Best practices for both educators and learners
After 20-plus years of developing and delivering post-secondary facility management courses, a rapid transition to remote learning gave me the opportunity to move all related courses to a fully online platform. This new reality of virtual education brought various lessons learned—for students, instructors and guest speakers.
Looking ahead, virtual training is expected to figure predominantly into the next normal of professional education; it’s a convenient way to learn and brings greater access to quality professional development. To maximize the virtual training experience, both as a learner and educator, here are some best practices gleaned from my experience thus far.
Expect the unexpected in classroom delivery. Use lecture format and/or a blend.
Accept the uncertainty about who is present in the room.
Be prepared to miss the “live” aspect during the class session.
Know that there will be limited or no facial reaction to content.
Many learners will be unfamiliar with the technology platform.
Some will have Internet connectivity issues.
Dedicate space and time for scheduled classes. Balance home, family and class time. Avoid home distractions; e.g. children, noise, pets, etc.
It was a tough transition for learners seeking professional development in the virtual world who prefer the ‘live’ or face-to-face learning environment. For many, it was a new experience. Interaction and engagement with the entire class was a critical success factor in keeping the learners engaged and attentive. Networking with peers, sharing experiences and support was also an important part of the learning journey.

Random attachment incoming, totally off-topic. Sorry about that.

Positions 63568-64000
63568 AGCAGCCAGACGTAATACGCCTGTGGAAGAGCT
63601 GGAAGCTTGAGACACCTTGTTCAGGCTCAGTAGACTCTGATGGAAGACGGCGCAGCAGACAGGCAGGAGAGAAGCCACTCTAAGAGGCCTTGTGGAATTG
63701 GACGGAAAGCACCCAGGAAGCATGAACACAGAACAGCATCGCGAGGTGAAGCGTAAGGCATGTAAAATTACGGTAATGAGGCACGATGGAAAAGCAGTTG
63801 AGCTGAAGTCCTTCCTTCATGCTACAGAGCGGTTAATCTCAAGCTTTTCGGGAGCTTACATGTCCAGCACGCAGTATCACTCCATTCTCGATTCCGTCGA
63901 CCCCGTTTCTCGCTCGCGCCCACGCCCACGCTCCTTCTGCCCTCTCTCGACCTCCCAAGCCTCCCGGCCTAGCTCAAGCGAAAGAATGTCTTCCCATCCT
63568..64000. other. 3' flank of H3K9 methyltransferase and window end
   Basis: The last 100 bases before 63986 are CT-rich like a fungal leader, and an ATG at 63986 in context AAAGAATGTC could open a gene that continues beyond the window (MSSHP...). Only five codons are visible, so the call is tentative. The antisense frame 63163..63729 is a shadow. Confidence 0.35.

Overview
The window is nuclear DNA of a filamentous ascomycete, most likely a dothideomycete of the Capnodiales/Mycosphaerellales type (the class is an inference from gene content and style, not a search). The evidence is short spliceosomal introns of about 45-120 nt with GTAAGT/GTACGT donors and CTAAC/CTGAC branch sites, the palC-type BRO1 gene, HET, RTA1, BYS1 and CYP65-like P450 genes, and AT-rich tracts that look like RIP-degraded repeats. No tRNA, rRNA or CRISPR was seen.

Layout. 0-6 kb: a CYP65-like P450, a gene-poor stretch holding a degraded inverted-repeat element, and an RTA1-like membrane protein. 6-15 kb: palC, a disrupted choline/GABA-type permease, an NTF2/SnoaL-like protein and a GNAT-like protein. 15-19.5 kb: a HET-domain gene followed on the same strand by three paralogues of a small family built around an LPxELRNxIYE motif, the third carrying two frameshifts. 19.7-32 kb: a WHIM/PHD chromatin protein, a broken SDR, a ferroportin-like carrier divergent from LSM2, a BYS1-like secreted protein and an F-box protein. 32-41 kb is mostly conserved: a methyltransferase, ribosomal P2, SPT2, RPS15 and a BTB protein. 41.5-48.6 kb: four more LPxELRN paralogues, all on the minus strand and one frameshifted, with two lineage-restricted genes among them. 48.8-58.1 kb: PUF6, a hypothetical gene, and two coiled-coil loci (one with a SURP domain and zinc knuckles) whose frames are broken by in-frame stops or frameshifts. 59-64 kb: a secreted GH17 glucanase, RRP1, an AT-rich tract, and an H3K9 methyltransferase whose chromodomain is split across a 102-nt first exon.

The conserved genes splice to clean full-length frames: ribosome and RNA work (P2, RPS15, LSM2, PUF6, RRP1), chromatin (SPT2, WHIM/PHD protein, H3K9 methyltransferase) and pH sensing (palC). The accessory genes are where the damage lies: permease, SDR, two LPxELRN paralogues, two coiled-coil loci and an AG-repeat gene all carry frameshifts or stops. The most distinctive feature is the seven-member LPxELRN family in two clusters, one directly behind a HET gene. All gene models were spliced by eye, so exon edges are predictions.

Even for a seasoned educator, facilitating, presenting and teaching online was an adjustment. To assess the attention span and expectations of learners was a challenge without the visual body language and facial expressions, which normally help guide energy and enthusiasm and help determine if learners are grasping the information that is presented.
Teaching online takes a highly personalized approach to connect and interact with learners. In my experience, we gelled quickly and supported one another during the pandemic. FMs are an island of their own. Sharing their experiences was very important for the learners to feel comfortable to open up and realize they weren’t alone. Every individual’s experience was similar during the pandemic and we supported each other professionally.
If you have an opportunity to lead a virtual training session, here are some tips and methods:
If you are teaching from home, find a dedicated space that minimizes any home disruptions.
Turn off any excess internet connections to minimize connectivity issues.
Use your hands, speak with some movement and be visual in how you engage and speak to the camera.
Keep your camera on and smile. It is important for the learners to connect with you, see you easily and distinguish you from the others.
Encourage student participation. Include comments and opinions in the chat room. Encourage the raising of hands or generate break-out rooms to give learners time to network with their peers.
Vary your voice and look directly into the camera when you speak. Move closer and away from the camera at different points.
Make the presentation visually enjoyable with large fonts, graphs and colour.
Offer stretch or screen breaks.
Maximize the learning experience for all. Help your learners to boost their skills and knowledge and expand their virtual learning experience
Published in the August 2021 edition of CFM&D Magazine https://www.reminetwork.com/articles/virtual-fm-training-experience/
Owner at AMFM Consulting Group Inc.